Start of the Kortney’s Challenge Road Race at Monmouth Park Racetrack in Oceanport on Sunday Aug. 26. The Kortney Rose Foundation is dedicated to raising funds to support research and education related to the treatment and cure of pediatric brain tumors. The race was a 2-mile fun run/walk.
By Joseph SapiaBoth candidates for Monmouth County sheriff, Republican incumbent Shaun Golden and Democrat challenger Jeff Cantor, agree the most pressing issue in this race is heroin abuse.Golden, 49, who has been sheriff for seven years and an undersheriff two years before that, is using an approach of direct law enforcement and education.His office is providing education for both adults and youth, including the “Reach For Your Dreams” program in which recovering addicts meet with students from seventh grade to high school and help organize youth anti-drug use activities.The Sheriff’s Office also works with pharmacists to recognize fake prescriptions. It has partnered with other law enforcement agencies to organize unwanted prescription drug drop-offs for proper disposal. Under Golden’s tenure the office has added six narcotics-sniffing dogs.“It’s a multi-prong approach,” said Golden, a former police officer in Toms River and Colts Neck.Cantor, 50, said, if elected, he would form a joint task force that would incorporate law enforcement, recovering addicts, counselors, doctors and pharmaceutical companies.“There’s not a comprehensive strategy,” said Cantor, who has been a member of the Marlboro Township Council for 12 years. “It really comes down to treatment, recovery and education. It’s a growing problem, everyone’s affected by this problem.”The sheriff’s office performs a number of roles: law enforcement, running the county jail in Freehold Township, operating emergency services dispatching, providing security at the Monmouth County Courthouse in Freehold, and running county-wide emergency management.Jeff CantorCantor, a colonel in the U.S. Army Reserve, also wants to form another unit, one focused on dealing with terrorism. Cantor said he was concerned with “soft targets,” such as boardwalks, movie theaters, railroad stations and houses of worship. The unit would recommend ways these various locales could secure themselves, do patrols and be made aware of explosives.“The whole purpose is to keep our children and families safe,” said Cantor, chief operating officer for Gladius Health.Golden said his office is already dealing with domestic and foreign terrorist threats. The Sheriff’s office is using license plate readers to see if vehicles are associated with criminal activity; security cameras; working jointly with municipalities; and teaching private groups how to recognize suspicious activity.Cantor suggested a more cohesive operational approach, one incorporating emergency management, communications, firefighting, emergency medical services and private entities to work together to mitigate problems before they happen.“Then, you can focus on applying resources to these problem spots,” Cantor said.About 25 towns, or more than 100 emergency response agencies, use the Sheriff’s 911 telephone system, Golden said. But Cantor said the communications system needs to be improved, including regional dispatchers needing to better understand local areas and better communication equipment for emergency responders.Golden pointed to various accomplishments in his office, such as a Special Needs Registry for tracking people with autism, dementia, or physical disabilities. Dispatchers and personnel responding to emergencies at an address with a special needs person will know the situation they are walking into and how to deal with it if the person is in the registry.During 2012’s Super Storm Sandy, 72,000 people were evacuated and 5,000 sheltered, with no loss of life, Golden said.“We’ve done a lot,” said Golden, an adjunct professor at Monmouth University. “We’re moving right along.”Cantor questioned Golden serving as sheriff, whose budget is determined by the county Board of Freeholders, and serving as county Republican chairman, who oversees the campaigns of the all-GOP freeholder board.“He controls the freeholders and they control his budget,” Cantor said.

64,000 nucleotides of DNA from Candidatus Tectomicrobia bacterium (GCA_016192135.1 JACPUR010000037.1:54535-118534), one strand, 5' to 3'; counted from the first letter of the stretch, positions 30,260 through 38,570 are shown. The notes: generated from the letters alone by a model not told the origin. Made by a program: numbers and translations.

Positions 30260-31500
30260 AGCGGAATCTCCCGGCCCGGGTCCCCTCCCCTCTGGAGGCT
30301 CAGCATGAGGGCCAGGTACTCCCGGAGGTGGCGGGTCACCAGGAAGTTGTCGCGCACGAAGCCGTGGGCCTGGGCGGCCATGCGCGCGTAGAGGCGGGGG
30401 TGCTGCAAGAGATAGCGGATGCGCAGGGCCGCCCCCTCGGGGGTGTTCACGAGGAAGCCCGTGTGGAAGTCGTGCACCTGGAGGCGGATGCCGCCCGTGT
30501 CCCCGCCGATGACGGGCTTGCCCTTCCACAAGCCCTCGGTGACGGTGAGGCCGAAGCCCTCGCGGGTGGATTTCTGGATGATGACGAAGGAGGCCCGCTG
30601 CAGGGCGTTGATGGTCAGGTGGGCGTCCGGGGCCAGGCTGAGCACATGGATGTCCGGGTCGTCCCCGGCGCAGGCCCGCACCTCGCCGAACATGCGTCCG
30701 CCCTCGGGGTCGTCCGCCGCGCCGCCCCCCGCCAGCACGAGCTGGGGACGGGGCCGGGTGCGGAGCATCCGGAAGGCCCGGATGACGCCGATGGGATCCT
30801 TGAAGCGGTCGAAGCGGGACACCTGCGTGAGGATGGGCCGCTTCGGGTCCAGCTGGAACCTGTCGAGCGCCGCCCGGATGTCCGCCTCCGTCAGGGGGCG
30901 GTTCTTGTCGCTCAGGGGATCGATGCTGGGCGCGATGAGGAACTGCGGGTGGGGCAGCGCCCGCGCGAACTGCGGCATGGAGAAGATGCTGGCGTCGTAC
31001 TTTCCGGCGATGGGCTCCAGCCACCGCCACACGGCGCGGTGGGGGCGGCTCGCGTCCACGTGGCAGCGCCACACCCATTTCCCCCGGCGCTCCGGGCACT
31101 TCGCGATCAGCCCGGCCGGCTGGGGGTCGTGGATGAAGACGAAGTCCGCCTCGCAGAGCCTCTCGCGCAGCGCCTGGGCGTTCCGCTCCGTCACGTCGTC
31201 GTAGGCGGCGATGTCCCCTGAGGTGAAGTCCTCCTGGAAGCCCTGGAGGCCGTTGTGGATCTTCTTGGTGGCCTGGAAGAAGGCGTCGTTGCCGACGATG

The West Kootenay Wildcats ran into some stiff competition during a Female Minor Hockey Bantam Tournament this past weekend in Kamloops.The Cats dropped games to Abbotsford Ice, 3-1, and Tri-Cities, 6-1, before dumping South Island Royals 5-1.The final game between the Wildcats and North Shore Avalanche ended in a 1-1 tie.Tri-Cities, a collection of players from three Lower Mainland cities, took the play to West Kootenay from the opening face-off, building a 5-0 first period lead.Trail’s Julie Sidoni scored the lone goal for the Wildcats.Against Abbotsford, Chanel Tvergyak scored three times — two in the opening period — to pace the Ice.The Wildcats scored its lone goal in the second period.The Cats rebounded to pull off a win against South Island, scoring three times in the first period to take control of the game.Stephanie McAuley of Trail led the charge with a pair of goals with singles going to Jenna Wheeldon, Jesse Cooper and Emma Hare, all of Nelson.West Kootenay completed the tournament with tie against North Shore.The Wildcats battled back from a 1-0 first-period deficit on a goal by Merrissa Dawson. Catalina Hartland of Kaslo was in goal for the Wildcats.The tourney in Kamloops comes on the heels of a similar event in Trail.West Kootenay finished with a 1-3 record. Its lone win came against Nelson. Goals by Sidoni, McAuley, Paige Gattafoni of Trail and Hare paced West Kootenay to the win.The Wildcats lost twice to Castlegar teams and once to Kelowna.West Kootenay returns to the ice Saturday with a game against Nelson Bantam House at 10:15 a.m. in the Civic Arena.Sunday, the team is in Castlegar to meet a Bantam House team at 2:30 p.m. in the Castlegar and District Community Complex [email protected]